Being a party to a legal action

We have recently become the subject of a legal action by our former landlord. It gives one a whole different perspective on litigation when you are involved in it yourself. I don’t think I had really appreciated the kind of anxiety litigation produces. Obviously, intellectually, I knew that it must be terrible to be involved in litigation, but it’s quite different when you are involved in it yourself. It makes you understand anxious clients who call all the time to check up on their case. (Of course, I was always sympathetic, but now I will be more so). It also makes you understand the importance of communicating what is happening to your client. In this instance, I have been able to represent myself, but I know that my anxiety would increase massively if I had to trust someone else to look after my matter, as I’m a control freak.

Luckily, because I am legally trained, it has been easy for me to access various resources, and I have been able to collect the evidence we will need.

However, it must be nightmarish not to know where to turn. If the amount of money in question is “small” (say, $3000) it doesn’t seem worth your while to go see a solicitor, because you might end up spending a fair amount getting legal advice and not recover your money in the end anyway. People don’t seem to be aware of the variety of community legal services out there. For example, I recently heard a story of a man who completed some kind of online training program. At the end of the program, the people running the program told him that he had to pay an extra couple of thousand dollars to take the exam and qualify. This had not been mentioned at any previous time and, in fact, much had been made of a “money back guarantee” if you were not satisfied. So he tried to claim the money back guarantee, and is now faced with an action for debt. He could not afford to go to a solicitor to get legal advice. Someone happened to mention this story to me, and I let the man know straight away of a number of resources he could access.

I really, really hate the idea of people being ripped off by unscrupulous operators because they don’t know their legal rights and don’t have the knowledge or resources to seek good advice. I wonder if it would be possible to put a page in the phonebook with a whole set of community legal centres and government departments?

I have also thought for a long time that people need to be better educated about the basics of law, debt and finance. For example, if you don’t pay your mortgage, don’t just ignore all the threatening letters – the lender will take your house if you don’t do anything about it. But perhaps it’s just human nature. My experience is that people have an extraordinary capacity of people to close their eyes to the most awful personal dilemmas, and even when they are in Court being cross-examined, or when the Sheriff is knocking on their door, they still don’t quite believe it. I think litigation produces some very interesting psychological reactions (and I haven’t even mentioned the topic of self-represented litigants yet).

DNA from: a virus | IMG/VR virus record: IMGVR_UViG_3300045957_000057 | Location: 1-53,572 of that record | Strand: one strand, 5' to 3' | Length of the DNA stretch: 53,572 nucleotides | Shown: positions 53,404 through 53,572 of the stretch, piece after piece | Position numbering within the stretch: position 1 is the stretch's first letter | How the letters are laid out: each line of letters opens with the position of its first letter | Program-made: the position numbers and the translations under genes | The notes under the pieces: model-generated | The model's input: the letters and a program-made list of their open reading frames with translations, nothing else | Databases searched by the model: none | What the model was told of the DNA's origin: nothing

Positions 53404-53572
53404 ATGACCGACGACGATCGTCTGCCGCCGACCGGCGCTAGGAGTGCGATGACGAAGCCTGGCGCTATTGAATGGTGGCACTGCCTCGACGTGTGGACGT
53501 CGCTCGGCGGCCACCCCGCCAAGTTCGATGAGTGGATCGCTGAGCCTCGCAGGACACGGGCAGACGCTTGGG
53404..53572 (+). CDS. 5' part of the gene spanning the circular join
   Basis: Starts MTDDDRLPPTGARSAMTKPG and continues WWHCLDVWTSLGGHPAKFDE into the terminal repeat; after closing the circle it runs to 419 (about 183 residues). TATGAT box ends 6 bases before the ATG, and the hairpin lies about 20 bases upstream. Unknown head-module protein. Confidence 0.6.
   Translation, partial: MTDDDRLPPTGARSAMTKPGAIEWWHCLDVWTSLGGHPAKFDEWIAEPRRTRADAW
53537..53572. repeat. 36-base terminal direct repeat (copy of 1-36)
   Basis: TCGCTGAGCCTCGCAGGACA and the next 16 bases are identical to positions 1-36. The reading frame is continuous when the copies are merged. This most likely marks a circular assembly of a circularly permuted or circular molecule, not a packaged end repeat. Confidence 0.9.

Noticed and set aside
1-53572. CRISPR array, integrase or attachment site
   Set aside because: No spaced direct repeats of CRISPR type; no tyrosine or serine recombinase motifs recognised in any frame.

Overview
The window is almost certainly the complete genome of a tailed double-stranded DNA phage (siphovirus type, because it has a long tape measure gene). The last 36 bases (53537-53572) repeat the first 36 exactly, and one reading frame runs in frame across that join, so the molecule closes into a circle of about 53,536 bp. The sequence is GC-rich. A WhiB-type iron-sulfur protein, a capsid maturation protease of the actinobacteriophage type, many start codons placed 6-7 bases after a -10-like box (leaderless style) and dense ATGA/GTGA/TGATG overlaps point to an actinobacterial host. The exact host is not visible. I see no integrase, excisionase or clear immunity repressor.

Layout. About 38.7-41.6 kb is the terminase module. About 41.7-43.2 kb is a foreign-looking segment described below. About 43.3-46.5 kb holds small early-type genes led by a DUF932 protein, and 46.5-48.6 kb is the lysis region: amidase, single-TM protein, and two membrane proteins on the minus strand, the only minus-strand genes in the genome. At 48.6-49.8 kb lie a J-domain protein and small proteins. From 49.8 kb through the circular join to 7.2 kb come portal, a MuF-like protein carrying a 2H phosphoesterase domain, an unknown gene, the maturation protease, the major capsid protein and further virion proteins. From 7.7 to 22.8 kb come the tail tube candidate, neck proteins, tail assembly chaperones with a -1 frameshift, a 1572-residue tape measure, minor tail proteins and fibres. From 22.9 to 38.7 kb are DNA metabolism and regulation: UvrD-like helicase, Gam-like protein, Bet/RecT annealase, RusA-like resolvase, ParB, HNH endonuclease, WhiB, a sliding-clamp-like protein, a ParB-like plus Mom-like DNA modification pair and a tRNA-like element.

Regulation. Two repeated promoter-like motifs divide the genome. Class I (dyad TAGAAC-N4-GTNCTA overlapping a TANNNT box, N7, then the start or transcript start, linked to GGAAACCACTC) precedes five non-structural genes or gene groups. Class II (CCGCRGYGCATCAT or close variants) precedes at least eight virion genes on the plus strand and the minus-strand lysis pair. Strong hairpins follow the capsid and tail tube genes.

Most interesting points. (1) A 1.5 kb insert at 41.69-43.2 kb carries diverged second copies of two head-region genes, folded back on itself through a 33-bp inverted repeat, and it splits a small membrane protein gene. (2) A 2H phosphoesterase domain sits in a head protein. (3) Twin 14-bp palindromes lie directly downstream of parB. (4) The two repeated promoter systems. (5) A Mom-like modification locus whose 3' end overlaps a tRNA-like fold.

Filed under law, society

7 responses to “Being a party to a legal action

  1. Anonymous

    I’m a lawyer, and self-represented litigant. I didn’t want to be – but the service of lawyers out there is terrible!

    I was unfortunate enough to experience conduct at my former law firm which contravenes the Equal Opportunity Act, amongst other things. I contacted solicitors to represent me, but they were terrible – slow to respond to my requests, provided incorrect advice, allowed my employment suit to become statute barred, and I’m sure used to pretend they weren’t there when I called.

    I used to be a Plaintiff lawyer, but I have grown to despise them – because despite their outwardly noble sentiments and extreme self-righteousness, on an individual basis they often don’t seem to actually make an effort to help people at all!! And is it just me, or are all Plaintiff law firms permeated with a culture of sleaze, harrassment and an over-work/extreme-under-pay attitude? Irony does not even cover it!

    I also feel sorry for anyone who has had to run the gauntlet of the Equal Opp Commission; I had the most stupid, selfish, nasty b**ch of a claims officer, I’ve had to refer the matter to VCAT. I’m now self-represented, and still in the middle of my case (hence my anonymity), and trying my hardest to keep perspective on the situation. It certainly makes me feel badly for any non-legals who find themselves drawn into the circus.

  2. Legal Eagle

    As I mentioned in this post, it’s so hard to get up the courage to go out there and seek legal advice in the first place. So, if there’s one thing I really, really hate, it’s lawyers who provide bad service! I am very sorry that you experienced this.

    I have also noticed the irony that often lawyers treat their employees terribly, while going around self-righteously telling other people how to run their lives. I have heard some pretty bad things about some of the plaintiff law firms – it goes back to my long-held view that one should not assume that one is morally right, because that is when the worst wrongs are committed as you can’t even contemplate that you might be doing a bad thing.

    And as for petty civil servants masquerading as quasi-legal decision-makers… Don’t even start me! We just had a bad experience at VCAT in our action against our landlord – why is it that women seem to treat other women so badly sometimes? The (female) VCAT member we got openly sneered at me, seeming to despise me for being young, legally-trained and female. I presume the same is true for your EOC claims officer. However, I hear that the equal opportunity arm of VCAT has better Members, and I wish you all the very best of luck in your claim.

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